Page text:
Caroline Clauss-Ehlers * and Mark D. Weist
Background: An overview of the status of adolescent mental health promotion from an international context is provided including considerations for low- and middle-income countries (LMICs) as well as developed nations. The role of stigma and a lack of structured systems to support child and adolescent mental health (CAMH) are discussed.
Objective: Examples of current mental health promotion for adolescents across nations will be presented. Strategies to address unmet needs and build capacity with regard to global adolescent mental health are considered.
Methods: Seven articles make up this special issue (including this introduction). A range of methods are presented to address global considerations in adolescent mental health. These include empirical studies, literature reviews, regional case studies, and intervention models.
Results: Building mental health literacy is presented as one strategy to build capacity and address gaps in mental health services for adolescents (Article 2); the status of adolescent mental health services from a Latin American context are presented (Article 3); results of an intervention study with adolescents from an under-resourced community in Northern England are shared (Article 4); a theory of change regarding the important role of family/school partnerships on proximal and distal outcomes is considered (Article 5); an intercept recruitment strategy is used to examine the experience of bias motivated victimization among adolescents (Article 6); and the important role of training professionals in adolescent prevention science is reviewed (Article 7).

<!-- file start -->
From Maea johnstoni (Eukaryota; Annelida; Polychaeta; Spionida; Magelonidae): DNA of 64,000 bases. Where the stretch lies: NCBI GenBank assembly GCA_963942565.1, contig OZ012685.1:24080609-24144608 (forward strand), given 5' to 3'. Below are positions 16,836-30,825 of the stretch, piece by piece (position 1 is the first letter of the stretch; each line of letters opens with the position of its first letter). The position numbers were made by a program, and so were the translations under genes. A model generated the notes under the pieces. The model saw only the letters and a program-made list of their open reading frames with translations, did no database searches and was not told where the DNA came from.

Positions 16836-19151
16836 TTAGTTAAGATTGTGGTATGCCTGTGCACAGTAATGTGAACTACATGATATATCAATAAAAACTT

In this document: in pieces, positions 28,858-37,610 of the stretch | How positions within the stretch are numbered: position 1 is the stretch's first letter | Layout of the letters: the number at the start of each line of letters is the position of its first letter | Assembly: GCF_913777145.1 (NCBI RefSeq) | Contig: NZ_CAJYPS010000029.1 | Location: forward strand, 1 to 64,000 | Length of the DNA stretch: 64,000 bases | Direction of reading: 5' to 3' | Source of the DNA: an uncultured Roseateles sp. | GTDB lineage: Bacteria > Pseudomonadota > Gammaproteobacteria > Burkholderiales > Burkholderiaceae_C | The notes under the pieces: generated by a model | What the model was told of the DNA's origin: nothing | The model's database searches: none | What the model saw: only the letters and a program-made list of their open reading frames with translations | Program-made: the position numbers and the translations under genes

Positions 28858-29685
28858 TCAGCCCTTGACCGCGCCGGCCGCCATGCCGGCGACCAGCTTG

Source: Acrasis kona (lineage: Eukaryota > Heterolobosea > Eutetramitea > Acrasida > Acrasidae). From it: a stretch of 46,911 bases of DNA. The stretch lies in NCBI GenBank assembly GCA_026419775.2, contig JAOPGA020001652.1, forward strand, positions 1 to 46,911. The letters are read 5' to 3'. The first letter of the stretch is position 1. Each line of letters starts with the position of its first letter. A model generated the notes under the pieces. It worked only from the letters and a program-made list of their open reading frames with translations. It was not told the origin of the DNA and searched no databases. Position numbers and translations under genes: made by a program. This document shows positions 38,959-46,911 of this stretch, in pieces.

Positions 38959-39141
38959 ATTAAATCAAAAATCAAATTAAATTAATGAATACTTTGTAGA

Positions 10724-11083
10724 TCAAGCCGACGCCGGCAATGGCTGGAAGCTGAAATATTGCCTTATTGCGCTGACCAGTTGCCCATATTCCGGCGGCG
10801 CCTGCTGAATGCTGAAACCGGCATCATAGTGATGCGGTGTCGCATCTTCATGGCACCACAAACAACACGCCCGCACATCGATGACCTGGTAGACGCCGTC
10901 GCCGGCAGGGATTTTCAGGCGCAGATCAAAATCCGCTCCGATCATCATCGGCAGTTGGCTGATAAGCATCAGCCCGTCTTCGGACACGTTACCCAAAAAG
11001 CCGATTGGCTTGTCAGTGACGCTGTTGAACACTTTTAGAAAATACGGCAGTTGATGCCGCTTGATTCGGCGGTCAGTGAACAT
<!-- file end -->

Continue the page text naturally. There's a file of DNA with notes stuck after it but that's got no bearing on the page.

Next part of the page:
Conclusion: The prevalence of mental health issues among adolescents, along with the need to build capacity, underscores the reality that adolescent mental health is a key burden of disease issue for the 21st century. It is recommended that global mental health promotion for adolescents is prioritized worldwide.
Adolescent mental health, adolescence, international mental health, building capacity
Ed Psych Department, Rutgers University, Graduate School of Education, Rutgers University, 10 Seminary Place , University of South Carolina, Columbia, South Carolina